A Natural Defense for Cold-Smoked Salmon
Research - News

Ruixi Chen, Department of Food Science, Cornell University, plates diluted salmon homogenates to enumerate the level of Listeria monocytogenes on cold-smoked salmon samples. Credit: Jordan Skeens

By Chris Gonzales, Freelance Science Writer, New York Sea Grant

Nisin is an antimicrobial that can be used for controlling Listeria, a harmful bacterium that can contaminate cold-smoked salmon. Scientists have looked at factors that can influence nisin efficacy.

Stony Brook, NY, February 10, 2023 - People can become very sick when they eat food contaminated with Listeria, bacteria that lurk in places where food is processed and stored. Poisoning with Listeria monocytogenes occurs on rare occasions after consumption of ready-to-eat foods such as cold-smoked salmon.

While the risk is low, it does happen, and can be serious, especially for pregnant women (who can pass it on to their newborns), the elderly, and immunocompromised individuals. For these reasons, research into solutions that can make these foods safer is especially important.

Cold-smoked salmon samples inoculated with L. monocytogenes are being air-dried in a biosafety cabinet. Credit: Jordan Skeens

Symptoms may vary

For higher-risk people, symptoms of listeriosis can include fever, muscle aches, headache, stiff neck, confusion, loss of balance, and convulsions. Pregnant women typically experience only fever, and other non-specific symptoms like chills and headache, if they experience any symptoms at all.  Healthy people rarely become ill from Listeria infection, but the disease can be fatal to unborn babies, newborns, and people with weakened immune systems.  Symptoms may appear as late as two months after you have eaten something with Listeria

A group of scientists set out to better understand how nisin, an FDA-approved, Generally Regarded As Safe (GRAS) bacteriocin used for controlling Listeria in foods, may work more or less effectively in certain situations. Specifically, they set out to measure the effect of pre-exposure to seafood-relevant conditions and strain diversity on nisin efficacy against Listeria on cold-smoked salmon.

Microbe killer

Overall, nisin is a very effective natural antimicrobial for controlling Listeria. The scientists looked at a group of pre-growth conditions that might reduce its efficacy after 1, 15, or 30 days of storage at mildly abusive temperature (7 degrees C); the pre-growth conditions evaluated were mildly acidic environment, high salt content, and presence of quaternary ammonium compounds (a commonly used sanitizer) at sublethal levels.

The research team was led by Martin Wiedmann, Gellert Family Professor in Food Safety at Cornell University, and the experiments were conducted by Ruixi Chen, a graduate student in the Department of Food Science. The research was funded by New York Sea Grant1,  and the researchers recently published a paper about their work2.

“Pre-exposure to mildly acidic environment, high salt content, and sublethal concentrations of quaternary ammonium compounds, is likely to provide cross-protection against a subsequent nisin treatment of L. monocytogenes on cold-smoked salmon,” the authors write. In other words, these pre-growth conditions provide enhanced protection for Listeria against nisin.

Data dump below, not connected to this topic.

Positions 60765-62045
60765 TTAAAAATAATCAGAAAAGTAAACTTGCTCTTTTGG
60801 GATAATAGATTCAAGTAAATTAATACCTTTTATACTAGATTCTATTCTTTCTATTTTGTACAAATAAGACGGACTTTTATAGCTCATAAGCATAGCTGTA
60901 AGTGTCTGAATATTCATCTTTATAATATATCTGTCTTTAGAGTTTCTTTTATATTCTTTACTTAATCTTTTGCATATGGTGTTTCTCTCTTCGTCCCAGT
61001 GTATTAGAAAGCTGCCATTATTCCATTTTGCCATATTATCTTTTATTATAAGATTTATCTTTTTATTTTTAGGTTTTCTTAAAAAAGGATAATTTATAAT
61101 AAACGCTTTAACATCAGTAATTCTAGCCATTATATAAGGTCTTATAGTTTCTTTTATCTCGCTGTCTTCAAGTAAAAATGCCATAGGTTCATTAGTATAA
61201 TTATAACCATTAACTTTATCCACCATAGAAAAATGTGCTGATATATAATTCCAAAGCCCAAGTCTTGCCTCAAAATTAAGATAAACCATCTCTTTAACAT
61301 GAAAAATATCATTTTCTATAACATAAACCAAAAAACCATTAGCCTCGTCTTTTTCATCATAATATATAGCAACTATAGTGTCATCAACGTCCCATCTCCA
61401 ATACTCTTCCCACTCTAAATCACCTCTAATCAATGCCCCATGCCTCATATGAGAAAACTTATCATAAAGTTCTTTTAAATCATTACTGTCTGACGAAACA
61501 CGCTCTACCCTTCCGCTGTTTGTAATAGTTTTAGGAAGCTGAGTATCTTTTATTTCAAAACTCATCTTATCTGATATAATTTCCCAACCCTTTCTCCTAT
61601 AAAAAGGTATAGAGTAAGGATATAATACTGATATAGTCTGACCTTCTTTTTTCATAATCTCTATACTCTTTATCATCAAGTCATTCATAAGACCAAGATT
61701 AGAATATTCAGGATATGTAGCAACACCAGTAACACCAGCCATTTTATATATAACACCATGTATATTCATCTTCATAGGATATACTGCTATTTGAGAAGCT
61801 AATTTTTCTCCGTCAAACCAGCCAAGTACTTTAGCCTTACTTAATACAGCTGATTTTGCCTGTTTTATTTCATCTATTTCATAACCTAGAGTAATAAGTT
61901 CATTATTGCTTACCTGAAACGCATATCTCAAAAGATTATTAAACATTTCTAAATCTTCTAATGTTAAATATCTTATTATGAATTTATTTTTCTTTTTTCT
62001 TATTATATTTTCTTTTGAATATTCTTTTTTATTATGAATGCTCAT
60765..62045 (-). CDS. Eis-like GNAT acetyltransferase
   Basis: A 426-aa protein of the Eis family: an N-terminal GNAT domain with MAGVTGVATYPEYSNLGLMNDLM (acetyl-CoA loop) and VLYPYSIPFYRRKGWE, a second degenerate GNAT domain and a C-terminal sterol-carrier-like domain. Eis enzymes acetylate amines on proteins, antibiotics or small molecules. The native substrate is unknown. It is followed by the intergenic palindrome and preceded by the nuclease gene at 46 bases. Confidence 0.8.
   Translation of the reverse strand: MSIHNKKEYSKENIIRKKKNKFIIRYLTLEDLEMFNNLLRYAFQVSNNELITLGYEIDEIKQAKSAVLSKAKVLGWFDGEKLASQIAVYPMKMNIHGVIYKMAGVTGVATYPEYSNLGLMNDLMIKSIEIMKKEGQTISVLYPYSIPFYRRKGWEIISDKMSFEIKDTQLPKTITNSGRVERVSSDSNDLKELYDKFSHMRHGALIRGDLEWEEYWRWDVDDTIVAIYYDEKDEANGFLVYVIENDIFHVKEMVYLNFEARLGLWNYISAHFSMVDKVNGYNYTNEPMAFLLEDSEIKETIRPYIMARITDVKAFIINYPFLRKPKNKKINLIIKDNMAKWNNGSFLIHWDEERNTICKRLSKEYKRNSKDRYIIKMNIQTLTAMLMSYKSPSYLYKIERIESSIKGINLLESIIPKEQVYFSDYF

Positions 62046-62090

A vacuum-packed 10-g cold-smoked salmon sample. “Nisin is an FDA-approved, Generally Recognized As Safe (GRAS) antimicrobial that has the potential to reduce both the prevalence and contamination levels of L. monocytogenes among smoked seafood products. As a result, treatments with nisin represent effective control strategies for reducing both human listeriosis and recall risks associated with L. monocytogenes contamination. However, nisin treatments are not equally effective under all conditions, and thus nisin efficacy should be assessed based on a thorough consideration of inoculum size, storage temperature, strain or serotype diversity, and worst-case scenarios that may confer cross-protection.” — Martin Weidmann and Ruixi ChenPhoto credit: Jordan Skeens

Safer salmon

While nisin is an effective natural antimicrobial commonly used as food preservatives in cold-smoked salmon, environmental stresses in processing facilities may affect L. monocytogenes’ susceptibility to nisin. 

In this study, the researchers identified conditions that reduce nisin efficacy, as well as approaches that might increase its efficacy.

The study also adds to the body of evidence about the safety and effectiveness of nisin. Cold-smoked salmon products treated with a dose of nisin, the authors write, have a reduced recall risk for a given lot of ten thousand packages by a factor of 18-fold.

In sum, their research shows that nisin is a very safe antimicrobial for controlling Listeria in cold-smoked salmon, and with the findings and tools generated from the study, the use of nisin can be further optimized and the efficacy of nisin can be better assessed.


1 This publication is a product resulting from project R/SHH-18 funded under award NA18OAR4170096 from the National Sea Grant College Program of the U.S. Department of Commerce's National Oceanic and Atmospheric Administration, to the Research Foundation for State University of New York Sea Grant.

2 Chen, R., et al. (2020). Pre-growth conditions and strain diversity affect nisin treatment efficacy against Listeria monocytogenes on cold-smoked salmon. International Journal of Food Microbiology 333 108793. https://doi.org/10.1016/j.ijfoodmicro.2020.108793.

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